Over the weekend, the Centers for Medicare and Medicaid Services (CMS) submitted their annual report to Congress on the first year of Open Payments. Each year, CMS is required to submit a report to Congress summarizing the payments made by applicable manufacturers and group purchasing organizations to physicians and teaching hospitals, as well as any penalties CMS assessed based on noncompliance with the program. The document is an interesting “inside-look” into CMS’s activity, and offers the industry an idea of where the agency is headed with Open Payments, including program implementation improvements, and, perhaps more importantly, where CMS is focusing their enforcement efforts.
The report, available here, first provides a high level overview of the Open Payments reporting requirements, as well as highlights from the first year of the program. CMS includes a number of familiar summary statistics, including an aggregate payment chart as well as a 50+ page appendix that lists every reporting entity and the dollar amounts attributed to that company (Appendix B, p. 33).
The report is most interesting where CMS provides insight into its auditing process and its plans for the future. Since companies first began instituting aggregate spend systems to comply with the Sunshine Act, the question has always been, how will CMS interpret the complicated law for enforcement purposes? For now, it seems like the agency is focusing on companies who simply did not register or submit any data.
To date, CMS has not imposed any civil monetary penalties against any applicable manufacturers or GPOs for noncompliance. However, CMS states that they will launch targeted audits to identify applicable manufacturers and GPOs that should have submitted payment information but did not for 2013.
“As of the date of this publication, CMS is engaged in an effort to increase submission compliance of specific entities that did not submit data,” CMS states. “The near-term objectives of the Open Payments compliance strategy are focused on alerting applicable manufacturers and GPOs to their failure to register and submit data in the Open Payments system." (emphases added)
Beyond the first program year, applicable manufacturers and GPOs will be notified of their failure to report in a timely, accurate and/or complete manner, notes CMS.
Open Payments System: Planned Improvements for Program Participants
As we have outlined in a number of articles, the Open Payments platform has not always been very user friendly from either the submitting entity's standpoint, or the reviewing physician's. CMS states that they are making multiple system enhancements based on stakeholder feedback to address this.
The report states that the 2015 reporting cycle will include the following upgrades:
- More intuitive and user-friendly system screens, including just-in-time guidance via on-screen messages, which provide guidance directly at the point in the process where users require it.
- Record download capability for applicable manufacturers and GPOs, allowing them to download records already reported into the Open Payments system.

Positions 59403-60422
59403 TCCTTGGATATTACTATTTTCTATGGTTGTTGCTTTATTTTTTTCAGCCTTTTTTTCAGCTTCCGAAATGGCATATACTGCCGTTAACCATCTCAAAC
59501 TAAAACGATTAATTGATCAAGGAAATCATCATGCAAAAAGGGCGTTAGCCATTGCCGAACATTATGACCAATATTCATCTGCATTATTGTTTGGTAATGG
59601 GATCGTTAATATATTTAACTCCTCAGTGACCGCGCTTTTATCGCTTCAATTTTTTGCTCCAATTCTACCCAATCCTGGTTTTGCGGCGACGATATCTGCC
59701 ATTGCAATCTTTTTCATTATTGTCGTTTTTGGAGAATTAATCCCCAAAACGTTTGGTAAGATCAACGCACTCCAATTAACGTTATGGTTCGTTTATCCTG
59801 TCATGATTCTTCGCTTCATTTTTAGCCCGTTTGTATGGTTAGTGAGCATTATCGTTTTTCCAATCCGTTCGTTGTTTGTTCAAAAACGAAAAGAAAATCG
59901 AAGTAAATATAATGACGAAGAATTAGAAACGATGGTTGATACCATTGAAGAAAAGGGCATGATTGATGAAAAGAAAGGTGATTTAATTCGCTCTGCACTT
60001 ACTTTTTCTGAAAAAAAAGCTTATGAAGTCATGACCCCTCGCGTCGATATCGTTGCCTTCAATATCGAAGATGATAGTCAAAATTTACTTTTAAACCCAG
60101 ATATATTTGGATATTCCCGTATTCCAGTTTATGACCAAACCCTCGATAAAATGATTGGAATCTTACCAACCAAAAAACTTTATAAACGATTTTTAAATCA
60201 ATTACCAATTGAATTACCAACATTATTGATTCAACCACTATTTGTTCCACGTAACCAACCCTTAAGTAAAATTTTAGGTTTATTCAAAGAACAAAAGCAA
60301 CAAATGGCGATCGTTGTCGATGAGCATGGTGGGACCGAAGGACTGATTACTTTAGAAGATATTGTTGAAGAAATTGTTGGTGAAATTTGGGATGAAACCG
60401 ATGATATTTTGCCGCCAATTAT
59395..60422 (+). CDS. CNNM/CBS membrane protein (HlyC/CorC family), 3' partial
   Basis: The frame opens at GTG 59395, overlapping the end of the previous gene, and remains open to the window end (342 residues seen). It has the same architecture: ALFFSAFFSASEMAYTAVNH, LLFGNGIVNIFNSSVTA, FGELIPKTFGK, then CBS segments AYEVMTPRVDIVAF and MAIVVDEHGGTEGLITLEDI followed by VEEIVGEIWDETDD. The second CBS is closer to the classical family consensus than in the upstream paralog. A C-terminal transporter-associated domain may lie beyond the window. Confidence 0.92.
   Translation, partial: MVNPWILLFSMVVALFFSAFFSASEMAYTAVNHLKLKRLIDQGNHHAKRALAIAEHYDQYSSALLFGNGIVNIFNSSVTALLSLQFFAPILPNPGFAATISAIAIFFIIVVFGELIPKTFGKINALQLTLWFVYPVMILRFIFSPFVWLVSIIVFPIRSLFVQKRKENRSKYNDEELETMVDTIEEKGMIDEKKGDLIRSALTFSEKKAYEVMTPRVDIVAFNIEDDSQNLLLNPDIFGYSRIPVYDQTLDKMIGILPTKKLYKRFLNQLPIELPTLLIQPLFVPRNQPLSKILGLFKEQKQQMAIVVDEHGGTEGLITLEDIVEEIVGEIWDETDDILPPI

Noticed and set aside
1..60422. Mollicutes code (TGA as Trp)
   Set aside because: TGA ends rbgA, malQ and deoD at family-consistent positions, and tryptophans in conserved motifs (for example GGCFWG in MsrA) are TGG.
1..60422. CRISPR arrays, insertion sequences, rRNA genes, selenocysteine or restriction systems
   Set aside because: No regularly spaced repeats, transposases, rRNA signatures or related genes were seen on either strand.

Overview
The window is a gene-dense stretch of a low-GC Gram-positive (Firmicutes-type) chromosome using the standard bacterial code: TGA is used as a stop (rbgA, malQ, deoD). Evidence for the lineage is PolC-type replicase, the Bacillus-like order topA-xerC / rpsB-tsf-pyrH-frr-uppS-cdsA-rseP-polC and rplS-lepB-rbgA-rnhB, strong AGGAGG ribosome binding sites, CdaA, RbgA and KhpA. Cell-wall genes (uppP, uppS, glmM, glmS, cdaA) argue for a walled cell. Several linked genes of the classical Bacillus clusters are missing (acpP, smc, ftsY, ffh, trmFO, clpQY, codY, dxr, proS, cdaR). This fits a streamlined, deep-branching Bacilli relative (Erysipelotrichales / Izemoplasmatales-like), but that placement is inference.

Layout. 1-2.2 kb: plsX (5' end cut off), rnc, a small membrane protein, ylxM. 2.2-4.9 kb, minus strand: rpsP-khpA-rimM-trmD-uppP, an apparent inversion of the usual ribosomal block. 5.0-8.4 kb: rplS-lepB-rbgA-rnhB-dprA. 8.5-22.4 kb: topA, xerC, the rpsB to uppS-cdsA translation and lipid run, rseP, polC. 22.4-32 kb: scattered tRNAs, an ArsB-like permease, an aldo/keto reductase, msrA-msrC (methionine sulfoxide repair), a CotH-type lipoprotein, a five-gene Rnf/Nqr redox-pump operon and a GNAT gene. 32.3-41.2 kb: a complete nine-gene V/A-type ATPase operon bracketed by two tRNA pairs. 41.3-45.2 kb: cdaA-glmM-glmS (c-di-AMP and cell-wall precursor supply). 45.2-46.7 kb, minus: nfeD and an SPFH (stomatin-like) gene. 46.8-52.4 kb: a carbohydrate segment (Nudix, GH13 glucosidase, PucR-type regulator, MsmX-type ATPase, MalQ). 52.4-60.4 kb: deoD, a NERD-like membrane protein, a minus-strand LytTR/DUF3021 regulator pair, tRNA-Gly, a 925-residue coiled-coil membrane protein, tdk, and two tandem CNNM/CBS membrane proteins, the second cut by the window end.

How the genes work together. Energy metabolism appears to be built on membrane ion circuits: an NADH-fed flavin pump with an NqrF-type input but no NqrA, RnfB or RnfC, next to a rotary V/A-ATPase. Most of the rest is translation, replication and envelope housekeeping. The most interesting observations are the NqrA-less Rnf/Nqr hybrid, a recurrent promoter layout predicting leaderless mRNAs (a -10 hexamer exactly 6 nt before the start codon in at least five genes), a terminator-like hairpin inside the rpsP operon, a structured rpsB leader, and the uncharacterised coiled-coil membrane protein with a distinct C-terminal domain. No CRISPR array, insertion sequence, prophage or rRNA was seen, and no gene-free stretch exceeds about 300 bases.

- Improved user identity management approach that ensures fully synchronized user accounts between EIDM and Open Payments.
- Enhancements to enable deactivation of users no longer requiring access to the system.
- Enhancements to the review and dispute functionality for physicians and teaching hospitals, including enabling covered recipient primary investigators to dispute their associations with the research study to which the reported payment was related.
- Enhanced matching logic used to attribute transactions reported by applicable manufacturers and GPOs to correct covered recipients. The upgraded matching logic will minimize the chances of conflicting data being processed by the system and data being attributed improperly.
Planned Enhancements to Open Payments Website
The report also lays out CMS’s planned enhancements to the Open Payments website. CMS plans to provide summary information of all Open Payments data in a data dashboard layout. Similar to the data summary fact sheet CMS already provides on the Open Payments website, this dashboard will give visitors an aggregate view of all Open Payments data by providing statistics such as total dollar amount of all payments and transfers of value, total number of entities that made payments, and total number of physicians who received payments.
CMS also continues to solicit stakeholder assistance to make enhancements to the public website. "Combining this feedback with 2014 data to be published in June, 2015, CMS will provide more opportunities for all site visitors, from the advanced data user to the general public, to discover meaningful information in the Open Payments data published by CMS," the report states.
By outlining the Sunshine Act's reporting requirements, providing an overview of the first year of data collection, and shedding a bit of Sunlight onto CMS's own internal processes and future plans, the report is an important document for both those newly acquainted with Open Payments, and seasoned aggregate spend experts.
View CMS's report on Open Payments to Congress here.